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XXIII. To Lacydes, greetings (p. 117)
Ha!  I enjoyed both of Diogenes’ barbs.  One, that while Alexander may be King of the Macedonians, he is no king of Diogenes.  And two, that it is just as far to travel from A to B, as B to A, and therefore, since Alexander is not a King over Diogenes, since it is Alexander that desires the meeting, he can very well trundle himself to Athens for the meeting.

XXIV. To Alexander, greetings (p. 117)
Okay, so I did a little reading, and Hephaestion was the boyhood friend of Alexander.  Their friendship was maintained through adolescences and adulthood, even after Alexander became King.  It was reckoned like one of the great friendships of the sagas, that they were like “one soul in two bodies.”  The only evidence they may have been lovers is this one letter, which many historians discount.

Maybe, then, this is like Diogenes being beaten by Antisthenes’ club?  A test to see if he’s worthy of the teaching?  That’s speculation on my part.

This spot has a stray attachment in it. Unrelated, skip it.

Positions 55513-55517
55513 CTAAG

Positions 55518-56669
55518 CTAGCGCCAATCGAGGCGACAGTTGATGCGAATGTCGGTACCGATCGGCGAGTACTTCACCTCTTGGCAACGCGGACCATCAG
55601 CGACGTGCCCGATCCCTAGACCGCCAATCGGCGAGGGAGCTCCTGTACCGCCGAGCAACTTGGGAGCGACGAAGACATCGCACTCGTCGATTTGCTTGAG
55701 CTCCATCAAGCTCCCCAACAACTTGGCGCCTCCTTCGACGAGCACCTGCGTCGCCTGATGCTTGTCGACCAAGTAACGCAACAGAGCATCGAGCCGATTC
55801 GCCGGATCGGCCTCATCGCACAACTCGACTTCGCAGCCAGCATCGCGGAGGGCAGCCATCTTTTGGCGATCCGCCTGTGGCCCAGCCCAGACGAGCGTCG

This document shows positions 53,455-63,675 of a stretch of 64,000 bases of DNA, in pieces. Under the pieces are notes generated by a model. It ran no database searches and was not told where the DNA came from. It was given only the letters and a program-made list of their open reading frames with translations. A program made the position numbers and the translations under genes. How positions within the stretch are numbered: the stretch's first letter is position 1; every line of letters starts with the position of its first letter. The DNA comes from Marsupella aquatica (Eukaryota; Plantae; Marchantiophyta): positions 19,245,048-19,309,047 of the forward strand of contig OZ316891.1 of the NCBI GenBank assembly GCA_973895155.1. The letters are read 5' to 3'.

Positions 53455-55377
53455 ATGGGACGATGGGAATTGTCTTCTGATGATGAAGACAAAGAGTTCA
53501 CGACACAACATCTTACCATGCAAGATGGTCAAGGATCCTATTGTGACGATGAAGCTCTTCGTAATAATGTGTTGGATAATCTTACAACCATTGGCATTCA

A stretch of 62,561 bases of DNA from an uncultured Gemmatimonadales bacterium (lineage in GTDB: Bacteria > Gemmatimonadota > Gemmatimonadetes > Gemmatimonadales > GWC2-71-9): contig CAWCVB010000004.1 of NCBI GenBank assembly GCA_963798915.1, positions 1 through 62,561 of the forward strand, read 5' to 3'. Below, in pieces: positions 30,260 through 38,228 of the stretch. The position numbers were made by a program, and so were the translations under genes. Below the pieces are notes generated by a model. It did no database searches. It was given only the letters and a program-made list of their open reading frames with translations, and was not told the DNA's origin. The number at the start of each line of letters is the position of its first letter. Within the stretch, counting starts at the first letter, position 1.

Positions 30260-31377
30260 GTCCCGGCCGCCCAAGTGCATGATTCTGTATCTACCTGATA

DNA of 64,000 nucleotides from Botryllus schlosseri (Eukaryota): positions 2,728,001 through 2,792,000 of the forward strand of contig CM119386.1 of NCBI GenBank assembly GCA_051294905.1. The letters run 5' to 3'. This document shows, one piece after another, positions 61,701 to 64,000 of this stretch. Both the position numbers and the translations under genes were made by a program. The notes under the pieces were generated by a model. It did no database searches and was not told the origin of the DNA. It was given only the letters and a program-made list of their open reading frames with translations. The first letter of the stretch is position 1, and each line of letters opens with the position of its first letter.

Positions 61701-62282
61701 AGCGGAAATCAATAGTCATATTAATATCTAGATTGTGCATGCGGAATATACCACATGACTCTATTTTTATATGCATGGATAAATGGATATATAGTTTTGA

XXV. To Hippon (p. 117)
The question here is about death and burial.  Diogenes main point is that worrying over virtue in life is enough of an occupation.

XXVI. To Crates (p. 119)
This made me chuckle.  The Cynic uniform is the mantle of Heracles!  Wear them proudly, defiantly.  By the by, hook a brother up with some beans?  Hahahaha!

XXVII. To Aniceres, greetings (p. 119)
Generally, the Spartans are well spoken of by the Cynics and Stoics.  Diogenes has a cautionary message here, that their external strength has set them up for moral decay.  There’s a poignant message for the west.


This is part of the Cynic Epistles Reading Plan.

CERP: Day 22 – Diogenes Ep.19-22

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XIX. To Anaxilaus the wise, greetings (p. 113)
Ah, Ps-Diogenes clothes himself, as it were, in the Kingly majesty of the Cynic uniform!  Interesting parallels, here.

XX. To Melesippus, greetings (p. 113)
It’s no shame, then, to be beaten by many.  The shame is in being one who would do such a beating.  Not only is this shameful for the individuals involved, it seems to reflect poorly on the whole city-state.

XXI. To Amynander, greetings (p. 115)
This is surely a defacing of the nomos, then.  The relationship of family is ubiquitous.  Musonius, for the Stoics, lays a large amount at the feet of filial duty.  Ps-Diogenes casts even this aside.  This, then, might be one of the stronger positions I’ve seen taken.

XXII. To Agesilaus, greetings (p. 115)